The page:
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    Jacks at the teenage stage just now but I wouldn't give up on him. Just means I have to be stricter and not give in as easily. He's really trying his luck when it comes to grooming because the second he is bored of getting brushed it suddenly becomes painful :rolleyes: He's doing the same when he's out in the garden running about. I used to shout 'stay' at him so I could go put his lead on but now he stays until I'm in reaching distance then just runs off.
     
  16. Hb-mini

    Hb-mini PetForums VIP

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    I can well believe that this is true. We struggled with Bella when she was about this age with barking. However months of hard work has really paid off. She is nearly 2 now and a real superstar. I would have NEVER given her up. Cant believe people do. :mad:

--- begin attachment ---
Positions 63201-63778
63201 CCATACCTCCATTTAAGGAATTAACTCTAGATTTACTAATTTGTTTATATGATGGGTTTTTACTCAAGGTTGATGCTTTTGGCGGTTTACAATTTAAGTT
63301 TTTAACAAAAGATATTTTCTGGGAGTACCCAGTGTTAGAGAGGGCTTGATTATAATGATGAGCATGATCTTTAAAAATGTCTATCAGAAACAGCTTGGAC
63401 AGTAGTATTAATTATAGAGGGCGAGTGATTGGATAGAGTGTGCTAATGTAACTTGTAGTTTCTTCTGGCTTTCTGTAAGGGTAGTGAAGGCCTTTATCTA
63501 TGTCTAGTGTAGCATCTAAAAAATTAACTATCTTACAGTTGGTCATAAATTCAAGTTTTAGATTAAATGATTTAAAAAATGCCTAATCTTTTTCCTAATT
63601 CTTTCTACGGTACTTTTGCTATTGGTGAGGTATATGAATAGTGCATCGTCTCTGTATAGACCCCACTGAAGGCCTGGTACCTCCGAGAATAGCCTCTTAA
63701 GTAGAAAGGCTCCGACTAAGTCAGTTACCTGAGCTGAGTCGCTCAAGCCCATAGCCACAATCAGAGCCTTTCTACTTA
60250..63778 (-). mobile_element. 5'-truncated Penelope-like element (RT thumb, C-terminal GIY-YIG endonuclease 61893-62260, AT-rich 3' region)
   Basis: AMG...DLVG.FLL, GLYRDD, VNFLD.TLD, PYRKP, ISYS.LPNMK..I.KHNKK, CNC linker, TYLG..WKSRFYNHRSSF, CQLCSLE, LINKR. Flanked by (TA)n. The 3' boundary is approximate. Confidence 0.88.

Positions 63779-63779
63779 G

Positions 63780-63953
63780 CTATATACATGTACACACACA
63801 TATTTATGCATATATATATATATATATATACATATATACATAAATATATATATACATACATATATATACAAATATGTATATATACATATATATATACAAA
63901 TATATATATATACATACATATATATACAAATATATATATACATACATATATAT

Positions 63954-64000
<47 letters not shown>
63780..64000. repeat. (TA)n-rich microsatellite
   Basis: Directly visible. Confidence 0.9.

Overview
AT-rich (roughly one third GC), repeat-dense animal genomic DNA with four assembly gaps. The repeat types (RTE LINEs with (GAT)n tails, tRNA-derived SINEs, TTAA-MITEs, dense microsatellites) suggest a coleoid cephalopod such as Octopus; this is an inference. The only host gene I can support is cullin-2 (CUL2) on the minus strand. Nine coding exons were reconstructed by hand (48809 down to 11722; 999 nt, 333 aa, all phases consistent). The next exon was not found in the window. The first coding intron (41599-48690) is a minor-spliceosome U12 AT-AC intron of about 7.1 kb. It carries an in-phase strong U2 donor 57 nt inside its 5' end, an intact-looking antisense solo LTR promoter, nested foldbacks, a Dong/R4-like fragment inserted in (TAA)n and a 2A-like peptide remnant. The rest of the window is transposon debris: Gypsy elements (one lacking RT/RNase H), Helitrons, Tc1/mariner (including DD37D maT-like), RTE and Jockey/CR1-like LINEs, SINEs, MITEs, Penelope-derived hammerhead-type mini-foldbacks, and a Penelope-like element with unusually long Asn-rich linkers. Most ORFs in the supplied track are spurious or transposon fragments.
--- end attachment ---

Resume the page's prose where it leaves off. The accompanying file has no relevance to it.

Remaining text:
17. candysmum

    candysmum PetForums VIP

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    i don't know about other breeds but Dalmatians are very puppy like until they are 2 years old and it is only then they start to calm down.

    and still they are high engery bouncy balls of fun.

    so for the first 2 years of a dallies life you pretty much have a fully grown puppy! Its hard work like all breeds but would i ever give any of them up No i wouldn't

    However the kids yeah i might rehome them they keep it up like they have been the last couple of days! lol (well i threaten too anyway!) ;)

    Back to a serious note. I think there needs to be MORE education and MORE training to people out there that want pets and sadly it looks like it falls to the responisb;e breeders and the Responsible pet owners to do this! It is a battle to fight but its a slow slow one. and its not going to be easy to win but i for one like most here are up for the challegene :D